That’s the end of this battle, but it’s almost certainly not the end of the war.  As EPA, state agencies, and citizen groups all continue to focus on stormwater issues, we can expect to see more cases in which municipalities, federal and state regulators, and courts are forced to figure out who bears ultimate responsibility for solving this seemingly intractable issue.

Fasten your seatbelts.  It’s going to be a bumpy night.

What’s the Difference Between ExxonMobil and Shell When It Comes To Climate Change? What’s A Trillion Tons (or Tonnes) Among Friends?

Earlier this week, I posted about ExxonMobil’s shareholder disclosure.  The bookend to ExxonMobil’s disclosure is the release of the Trillion Tonne Communique by the Prince of Wale’s Corporate Leaders Group.  The Communique calls for total carbon emissions to be capped at one trillion tons, a level at which the signers have confidence that global temperature increases can be kept at or below two degrees Celsius.

In order to attain the one trillion ton cap, the Communique calls for a transition over the course of the century to planet-wide net zero carbon emissions.  In order to reach net zero emissions, according to the signers, there will have to be a “robust carbon price.”

Although the Communique does not define robust, something tells me that such a robust price is where the Communique’s signers and ExxonMobil probably part ways.  I don’t see ExxonMobil supporting a robust carbon price, enforced by regulation, any time soon.

One final note.  The Communique web site shows where its signers are located.  To date, there are 61 in Europe and 8 in North America – none of the North American signers is a large energy resource company.  Until that changes, I think that the Communique faces an uphill battle in the US.

ExxonMobil Admits Climate Change Is Real. It also Imposes an Internal Cost on Carbon. Still Not Enough to Get Any Love From the Greens (Interesting Reading, Though)

Last week, in response to shareholder requests that it disclose information regarding how climate change might affect it in the future, ExxonMobil released two reports, one titled Energy and Climate, and one titled Energy and Carbon – Managing the Risks.  They actually make fascinating reading and seem to represent a new tack by ExxonMobil in its battle with those seeking aggressive action on climate change.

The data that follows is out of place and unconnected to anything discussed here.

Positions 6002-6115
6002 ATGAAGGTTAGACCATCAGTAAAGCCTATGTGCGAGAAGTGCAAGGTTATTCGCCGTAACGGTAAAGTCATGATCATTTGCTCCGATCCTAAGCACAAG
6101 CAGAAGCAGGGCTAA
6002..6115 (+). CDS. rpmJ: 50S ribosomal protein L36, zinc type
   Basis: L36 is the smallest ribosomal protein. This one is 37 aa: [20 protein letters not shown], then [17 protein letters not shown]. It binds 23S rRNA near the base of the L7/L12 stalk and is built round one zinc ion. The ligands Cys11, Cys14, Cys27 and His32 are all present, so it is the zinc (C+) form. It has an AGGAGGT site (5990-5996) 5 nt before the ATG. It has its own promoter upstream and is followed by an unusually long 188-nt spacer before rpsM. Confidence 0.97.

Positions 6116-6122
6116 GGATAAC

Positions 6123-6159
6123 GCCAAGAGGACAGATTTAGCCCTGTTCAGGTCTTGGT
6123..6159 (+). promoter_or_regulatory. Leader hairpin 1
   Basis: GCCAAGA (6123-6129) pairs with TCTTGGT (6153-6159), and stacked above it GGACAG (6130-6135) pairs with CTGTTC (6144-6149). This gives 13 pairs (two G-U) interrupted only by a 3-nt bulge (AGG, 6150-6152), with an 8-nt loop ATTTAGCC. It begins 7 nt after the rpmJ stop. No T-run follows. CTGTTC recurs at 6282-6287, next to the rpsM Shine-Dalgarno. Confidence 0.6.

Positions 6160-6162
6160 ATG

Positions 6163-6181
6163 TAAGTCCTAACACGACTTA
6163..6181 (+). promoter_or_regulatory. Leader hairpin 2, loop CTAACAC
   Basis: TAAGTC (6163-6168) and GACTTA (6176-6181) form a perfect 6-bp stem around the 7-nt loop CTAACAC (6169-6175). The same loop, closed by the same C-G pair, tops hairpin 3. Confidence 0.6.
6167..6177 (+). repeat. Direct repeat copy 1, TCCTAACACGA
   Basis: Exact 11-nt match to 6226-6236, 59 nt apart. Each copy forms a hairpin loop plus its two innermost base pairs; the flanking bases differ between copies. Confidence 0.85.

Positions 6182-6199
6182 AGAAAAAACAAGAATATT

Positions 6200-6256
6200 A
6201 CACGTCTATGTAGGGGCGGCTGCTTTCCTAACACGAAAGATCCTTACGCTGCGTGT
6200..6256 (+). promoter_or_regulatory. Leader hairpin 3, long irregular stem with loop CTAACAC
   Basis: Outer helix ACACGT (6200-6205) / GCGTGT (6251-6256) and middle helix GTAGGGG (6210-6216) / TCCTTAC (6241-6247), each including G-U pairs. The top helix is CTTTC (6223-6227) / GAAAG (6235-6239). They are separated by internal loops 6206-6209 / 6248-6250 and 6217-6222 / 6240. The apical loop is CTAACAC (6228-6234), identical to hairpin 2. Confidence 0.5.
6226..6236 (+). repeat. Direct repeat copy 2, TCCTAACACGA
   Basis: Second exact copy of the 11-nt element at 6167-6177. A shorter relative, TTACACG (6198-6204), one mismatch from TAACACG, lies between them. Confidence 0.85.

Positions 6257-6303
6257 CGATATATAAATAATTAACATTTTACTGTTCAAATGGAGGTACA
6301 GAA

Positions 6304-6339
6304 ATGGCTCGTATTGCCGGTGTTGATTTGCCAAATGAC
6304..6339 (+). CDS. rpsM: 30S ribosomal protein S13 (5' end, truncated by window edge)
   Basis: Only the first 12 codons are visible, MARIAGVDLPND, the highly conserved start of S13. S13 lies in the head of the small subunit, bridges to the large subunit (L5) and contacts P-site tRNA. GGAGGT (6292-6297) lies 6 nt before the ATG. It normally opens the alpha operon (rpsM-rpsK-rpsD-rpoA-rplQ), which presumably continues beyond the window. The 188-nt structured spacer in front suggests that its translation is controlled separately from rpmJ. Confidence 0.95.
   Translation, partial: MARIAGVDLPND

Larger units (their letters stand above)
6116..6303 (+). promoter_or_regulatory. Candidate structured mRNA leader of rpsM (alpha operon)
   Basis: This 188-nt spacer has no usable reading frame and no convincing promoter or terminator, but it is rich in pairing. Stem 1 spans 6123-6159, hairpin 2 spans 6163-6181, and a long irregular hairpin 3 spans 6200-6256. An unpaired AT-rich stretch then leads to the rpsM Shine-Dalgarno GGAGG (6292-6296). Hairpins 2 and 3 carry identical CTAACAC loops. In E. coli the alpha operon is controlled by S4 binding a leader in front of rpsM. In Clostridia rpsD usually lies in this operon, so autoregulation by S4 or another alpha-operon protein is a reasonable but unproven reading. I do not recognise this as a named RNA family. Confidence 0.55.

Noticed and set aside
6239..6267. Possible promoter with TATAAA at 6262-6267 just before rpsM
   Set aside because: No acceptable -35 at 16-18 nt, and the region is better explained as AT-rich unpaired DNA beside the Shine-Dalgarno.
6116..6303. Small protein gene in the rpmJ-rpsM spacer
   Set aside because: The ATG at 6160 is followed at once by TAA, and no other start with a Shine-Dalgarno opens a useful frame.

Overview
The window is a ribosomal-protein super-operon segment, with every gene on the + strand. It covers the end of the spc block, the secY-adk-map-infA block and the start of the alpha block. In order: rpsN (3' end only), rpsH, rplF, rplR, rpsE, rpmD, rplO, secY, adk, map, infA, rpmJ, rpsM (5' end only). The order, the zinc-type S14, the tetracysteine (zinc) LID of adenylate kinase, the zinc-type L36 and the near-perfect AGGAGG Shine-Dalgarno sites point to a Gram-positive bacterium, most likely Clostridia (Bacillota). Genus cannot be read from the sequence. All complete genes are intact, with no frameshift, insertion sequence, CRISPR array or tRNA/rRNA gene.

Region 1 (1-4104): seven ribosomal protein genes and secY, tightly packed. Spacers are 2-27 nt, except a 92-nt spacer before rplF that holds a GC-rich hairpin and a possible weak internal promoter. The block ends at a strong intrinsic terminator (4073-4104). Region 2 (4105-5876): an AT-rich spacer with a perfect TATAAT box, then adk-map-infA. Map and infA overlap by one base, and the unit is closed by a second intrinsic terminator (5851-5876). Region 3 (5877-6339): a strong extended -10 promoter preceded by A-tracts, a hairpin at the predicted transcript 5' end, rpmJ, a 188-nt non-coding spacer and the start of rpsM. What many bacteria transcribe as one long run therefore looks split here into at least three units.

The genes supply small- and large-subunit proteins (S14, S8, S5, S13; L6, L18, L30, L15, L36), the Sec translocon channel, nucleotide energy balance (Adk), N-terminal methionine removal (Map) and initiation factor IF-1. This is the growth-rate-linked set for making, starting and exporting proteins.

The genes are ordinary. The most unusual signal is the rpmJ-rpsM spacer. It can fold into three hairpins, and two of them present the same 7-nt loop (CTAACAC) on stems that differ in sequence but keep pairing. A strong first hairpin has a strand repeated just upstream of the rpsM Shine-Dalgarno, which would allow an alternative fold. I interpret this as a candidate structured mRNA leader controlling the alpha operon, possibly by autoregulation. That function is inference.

The reports do not deny the reality of climate change.  Indeed, the reports acknowledge climate change, acknowledge the need for both mitigation and adaptation, acknowledge a need to reduce fossil fuel use (at some point), acknowledge the need to set a price on carbon, and acknowledge that ExxonMobil in fact already is making future planning decisions utilizing an internal “proxy” price on carbon that is as high as $80/ton of CO2 in the future.

The reaction of the shareholder activists who pushed for the disclosures?  They are not happy.  Why not?

Because ExxonMobil has said explicitly that it doesn’t believe that there will be sufficient worldwide pressure – meaning government regulations imposing very high carbon prices – to reduce fossil fuel use sufficiently quickly enough to limit global temperature rise to 2 degrees Celsius.  It also does not believe that worldwide carbon regulation will leave it with any “stranded assets.”

I understand the moral case against fossil fuel use.  Personally, however, I’d rather rely on a carbon price that provides the appropriate incentives to get the reductions in CO2 emissions that we need to mitigate climate change.  On that score, sadly, it’s not obvious to me at this point that ExxonMobil’s analysis of likely outcomes is actually wrong.

My biggest complaint with the reports is the refusal to recognize that markets react dynamically to new regulatory requirements.  The history of big regulatory programs is that they pretty much always cost less than the predictions made before the regulations are implemented.  The lesson then is that the current projections of energy cost increases resulting from a high cost of carbon are likely to be overestimated.

Time will tell.  At least I hope so.

Dispatches From the “Sue and Settle” Front: Trade Groups Do Not Have Standing to Challenge Settlements Regarding ESA Listing Procedures

Last week, a federal court, for the fourth time, found that property owners’ groups do not have standing to challenge a settlement between the administration and conservation groups under which the administration agreed to make listing decisions under the Endangered Species Act on more the 250 candidate species by 2016.  Judge Emmet Sullivan, who entered the original settlements, ruled that settlements imposing procedural deadlines on the Fish and Wildlife Service did not cause any redressable injuries to the plaintiffs.